Adventure athlete, World Champion, best-selling author, Garmin woman of adventure and so much more. Rebecca Rusch is usually on the move, and there’s a good chance it’s on two wheels. But what has she been up to while the world has come to a halt? Spoiler alert: turns out she hasn’t stopped, just altered her plans a bit. We caught up with her to see what she’s been up to.
Garmin: We’re all looking for hope and ways to cope these days. Are there any new discoveries or habits you’ve picked up to rejuvenate during these weird times?
Rebecca Rusch: During this fragile and stressful time, now more than ever, I need to support my parasympathetic nervous system…this means prioritizing sleep, turning off digital devices, gardening, playing music, playing with my dogs. All of our senses are on overload, so taking time to turn the dial down on a regular basis is helping me manage stress and be productive and strong. I just got the new fēnix 6S Pro solar and for the first time I am using features like sleep and stress tracking and I’m loving being able to see in real time the effect of my habits. Habits like journaling, meditation, stretching are not new to me, but I’m prioritizing them more because I feel the need for it. I’m also training with a coach and a regular training program because I respond to the structure and the accountability and know that when I take care of my physical health, then emotional health follows.
G: For someone who normally has a packed travel and event schedule, was there a silver lining for you being grounded for a bit? What makes Idaho such a special place for you?
RR: I am loving being home with my husband, dogs and in the mountains of home. Idaho is special to me because of the vast amount of open space and public land. I’ve spent the time at home riding, exploring my backyard and really focusing on cherishing home, health and family. I guess I could say that being grounded physically has allowed me to become more grounded emotionally and really spend time reflecting and prioritizing what is important to me. When we are all able to travel again, I know I’ll be far more selective and careful about not being away from home so much.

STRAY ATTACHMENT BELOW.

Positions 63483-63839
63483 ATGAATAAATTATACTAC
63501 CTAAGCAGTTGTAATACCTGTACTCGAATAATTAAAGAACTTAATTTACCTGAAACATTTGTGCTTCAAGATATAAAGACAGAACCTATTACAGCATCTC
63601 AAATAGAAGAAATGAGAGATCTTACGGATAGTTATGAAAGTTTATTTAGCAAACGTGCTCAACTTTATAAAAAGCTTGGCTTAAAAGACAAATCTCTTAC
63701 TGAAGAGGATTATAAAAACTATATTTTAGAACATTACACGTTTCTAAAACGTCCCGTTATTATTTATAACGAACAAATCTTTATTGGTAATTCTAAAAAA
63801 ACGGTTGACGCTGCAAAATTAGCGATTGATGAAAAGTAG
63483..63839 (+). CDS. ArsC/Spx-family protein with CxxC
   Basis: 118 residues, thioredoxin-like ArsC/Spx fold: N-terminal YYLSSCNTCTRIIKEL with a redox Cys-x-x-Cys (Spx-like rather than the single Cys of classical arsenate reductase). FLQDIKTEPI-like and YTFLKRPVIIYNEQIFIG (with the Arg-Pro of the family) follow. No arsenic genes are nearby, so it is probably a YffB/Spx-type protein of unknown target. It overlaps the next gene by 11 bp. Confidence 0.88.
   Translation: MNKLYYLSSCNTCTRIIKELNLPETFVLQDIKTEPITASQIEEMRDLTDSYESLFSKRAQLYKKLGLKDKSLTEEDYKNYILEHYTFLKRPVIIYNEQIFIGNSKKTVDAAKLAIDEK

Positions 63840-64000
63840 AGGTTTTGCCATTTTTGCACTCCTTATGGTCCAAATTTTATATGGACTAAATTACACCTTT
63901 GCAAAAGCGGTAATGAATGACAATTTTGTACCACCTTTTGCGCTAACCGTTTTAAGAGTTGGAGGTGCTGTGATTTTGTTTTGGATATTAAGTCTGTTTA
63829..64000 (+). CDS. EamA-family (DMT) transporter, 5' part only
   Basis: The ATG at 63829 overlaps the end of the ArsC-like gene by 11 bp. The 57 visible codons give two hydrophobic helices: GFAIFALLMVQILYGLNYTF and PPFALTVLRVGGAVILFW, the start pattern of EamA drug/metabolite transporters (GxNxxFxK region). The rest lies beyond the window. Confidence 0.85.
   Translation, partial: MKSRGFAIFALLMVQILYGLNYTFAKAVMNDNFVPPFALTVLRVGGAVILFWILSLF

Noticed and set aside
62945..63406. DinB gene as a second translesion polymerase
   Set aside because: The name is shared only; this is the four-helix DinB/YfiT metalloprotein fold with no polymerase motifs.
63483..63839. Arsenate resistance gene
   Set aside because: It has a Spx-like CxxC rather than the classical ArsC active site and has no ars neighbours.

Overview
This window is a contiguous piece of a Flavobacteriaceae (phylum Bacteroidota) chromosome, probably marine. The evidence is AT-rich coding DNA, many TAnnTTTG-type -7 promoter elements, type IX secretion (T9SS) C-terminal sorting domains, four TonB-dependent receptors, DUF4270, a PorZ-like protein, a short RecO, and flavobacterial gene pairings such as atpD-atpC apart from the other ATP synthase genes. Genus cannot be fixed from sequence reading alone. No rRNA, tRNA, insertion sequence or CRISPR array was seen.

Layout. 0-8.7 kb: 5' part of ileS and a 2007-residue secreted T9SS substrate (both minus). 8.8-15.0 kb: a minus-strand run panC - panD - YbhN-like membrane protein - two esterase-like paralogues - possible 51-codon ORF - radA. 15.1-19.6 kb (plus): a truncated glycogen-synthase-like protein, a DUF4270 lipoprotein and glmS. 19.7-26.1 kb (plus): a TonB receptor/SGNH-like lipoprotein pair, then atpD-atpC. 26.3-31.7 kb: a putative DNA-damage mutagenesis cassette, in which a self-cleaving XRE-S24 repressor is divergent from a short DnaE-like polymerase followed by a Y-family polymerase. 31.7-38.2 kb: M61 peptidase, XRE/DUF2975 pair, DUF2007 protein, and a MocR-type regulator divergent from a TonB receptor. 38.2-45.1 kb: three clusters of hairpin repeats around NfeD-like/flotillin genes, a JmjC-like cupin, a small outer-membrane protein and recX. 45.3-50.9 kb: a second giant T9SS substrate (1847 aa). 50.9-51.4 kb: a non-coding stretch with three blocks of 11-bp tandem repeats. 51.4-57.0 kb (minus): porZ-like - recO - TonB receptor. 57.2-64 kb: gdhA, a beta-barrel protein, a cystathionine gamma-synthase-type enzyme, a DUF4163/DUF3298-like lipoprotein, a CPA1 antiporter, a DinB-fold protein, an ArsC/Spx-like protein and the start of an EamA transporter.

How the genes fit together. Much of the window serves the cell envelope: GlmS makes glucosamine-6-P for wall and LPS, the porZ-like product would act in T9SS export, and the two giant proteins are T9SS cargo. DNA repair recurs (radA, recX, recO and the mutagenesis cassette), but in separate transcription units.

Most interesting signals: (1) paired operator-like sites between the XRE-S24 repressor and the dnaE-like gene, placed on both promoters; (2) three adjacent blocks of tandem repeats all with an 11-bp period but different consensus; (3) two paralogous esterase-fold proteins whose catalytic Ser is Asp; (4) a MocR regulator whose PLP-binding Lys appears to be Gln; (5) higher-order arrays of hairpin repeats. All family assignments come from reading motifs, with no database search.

G: One of the themes you live by is “give equals get.” Can you tell us how this tenet led to reimagined virtual events like Giddyup for Good?
RR: I launched the Giddy Up Challenge over Memorial Day because I needed motivation to get back to prioritizing my fitness and training. I also had a strong desire to feel like I was doing something proactive to help our world recover from the pandemic. I knew if I felt this way, so did other people. Give = Get is one of the equations I use to guide me and my choices. Almost all of my rides and projects now have a giving back aspect. The bike and the outdoors are gifts that have changed my life and I feel a deep responsibility to share those gifts with other people. After I rode the Ho Chi Minh Trail, I realized I could use my bike for more and launched the Be Good Foundation in my father’s honor. The foundation’s mission is to use the bike as a catalyst for healing, empowerment and evolution, so now all of my rides and projects have a Be Good aspect to them and the theme of Give = Get always delivers. I get so much joy and inspiration from sharing the gifts of the bike with people around the world.
G: How many riders participated and what was the total raised for COVID relief?
RR: The Giddy Up challenge was a huge success with over 900 riders from 11 countries. Collectively, we raised over $135,000 for COVID-19 relief through the Be Good Foundation.
G: Were there any other surprising outcomes from that challenge?
RR: Surprising outcomes were the number of riders worldwide who participated, how connected I felt to the cycling and running communities and how the event rejuvenated my hope for what good we can do collectively. You wouldn’t think that a bunch of people riding uphill on the same weekend would be that impactful, but it really was one of the things I’m most proud of…the amount of positive energy that was generated and the amount of money raised to heal our world was mind blowing.
G: You love welcoming riders to your backyard for Rebecca’s Private Idaho, so it had to have been hard to pivot to virtual this year. Can you tell us how riders can still gain a sense of community and connection with the RPI Challenge?
RR: Here’s one thing: I’m not calling RPI 2020 a virtual event, because it is a REAL event and you can feel that. It’s just happening in a reimagined way! I wasn’t willing to cancel RPI for 2020 because I was not willing to let go of my goals to connect people via the bicycle and ride with purpose for the Be Good Foundation. Instead I took what I learned from the Giddy Up Challenge and created a version of RPI that still connects community, presents a lofty goal to motivate riders and will fundraise this year for organizations that are doing work to increase diversity and inclusion in cycling. So, we have the same goals and just a different execution. Instead of gathering as a big group in Idaho, we are all riding from our own back yards.